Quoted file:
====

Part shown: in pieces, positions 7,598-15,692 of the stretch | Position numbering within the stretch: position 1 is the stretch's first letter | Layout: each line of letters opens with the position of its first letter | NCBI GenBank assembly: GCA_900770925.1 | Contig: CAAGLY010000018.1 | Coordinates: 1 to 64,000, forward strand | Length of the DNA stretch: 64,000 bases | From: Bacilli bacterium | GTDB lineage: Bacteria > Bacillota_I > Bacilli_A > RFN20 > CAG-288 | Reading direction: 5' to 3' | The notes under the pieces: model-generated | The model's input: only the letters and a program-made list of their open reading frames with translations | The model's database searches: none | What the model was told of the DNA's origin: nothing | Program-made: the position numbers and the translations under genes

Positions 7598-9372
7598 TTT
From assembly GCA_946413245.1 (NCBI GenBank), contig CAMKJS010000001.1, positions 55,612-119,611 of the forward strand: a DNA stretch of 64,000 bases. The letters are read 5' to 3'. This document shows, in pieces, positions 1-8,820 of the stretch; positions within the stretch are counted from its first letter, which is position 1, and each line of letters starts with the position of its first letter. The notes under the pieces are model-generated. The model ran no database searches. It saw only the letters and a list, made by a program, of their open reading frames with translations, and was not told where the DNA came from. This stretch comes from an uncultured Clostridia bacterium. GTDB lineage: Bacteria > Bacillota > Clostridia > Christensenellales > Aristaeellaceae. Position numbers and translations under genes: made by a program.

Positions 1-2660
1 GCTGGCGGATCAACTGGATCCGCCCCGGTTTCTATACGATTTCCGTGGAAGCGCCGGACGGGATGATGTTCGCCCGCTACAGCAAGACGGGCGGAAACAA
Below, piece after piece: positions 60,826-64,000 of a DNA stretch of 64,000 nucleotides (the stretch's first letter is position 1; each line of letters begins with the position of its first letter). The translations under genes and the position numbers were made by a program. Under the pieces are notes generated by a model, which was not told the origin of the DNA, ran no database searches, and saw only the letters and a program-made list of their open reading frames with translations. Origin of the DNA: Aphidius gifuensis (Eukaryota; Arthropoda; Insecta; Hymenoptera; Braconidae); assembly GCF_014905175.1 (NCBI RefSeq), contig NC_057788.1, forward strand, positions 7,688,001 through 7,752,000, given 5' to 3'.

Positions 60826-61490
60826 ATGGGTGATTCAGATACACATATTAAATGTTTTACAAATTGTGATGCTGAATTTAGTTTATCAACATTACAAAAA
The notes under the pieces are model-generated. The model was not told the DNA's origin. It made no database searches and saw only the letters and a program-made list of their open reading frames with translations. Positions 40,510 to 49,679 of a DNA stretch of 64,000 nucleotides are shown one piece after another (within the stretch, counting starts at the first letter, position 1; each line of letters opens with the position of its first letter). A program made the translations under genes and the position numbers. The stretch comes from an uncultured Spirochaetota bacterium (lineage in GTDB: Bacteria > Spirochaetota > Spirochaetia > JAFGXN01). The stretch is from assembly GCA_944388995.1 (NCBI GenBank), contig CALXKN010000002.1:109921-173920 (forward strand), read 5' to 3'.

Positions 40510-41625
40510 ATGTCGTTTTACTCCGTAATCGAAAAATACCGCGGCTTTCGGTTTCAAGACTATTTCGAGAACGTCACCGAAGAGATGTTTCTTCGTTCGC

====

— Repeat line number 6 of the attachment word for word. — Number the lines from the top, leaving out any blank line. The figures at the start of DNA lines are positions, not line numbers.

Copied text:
1 GCTGGCGGATCAACTGGATCCGCCCCGGTTTCTATACGATTTCCGTGGAAGCGCCGGACGGGATGATGTTCGCCCGCTACAGCAAGACGGGCGGAAACAA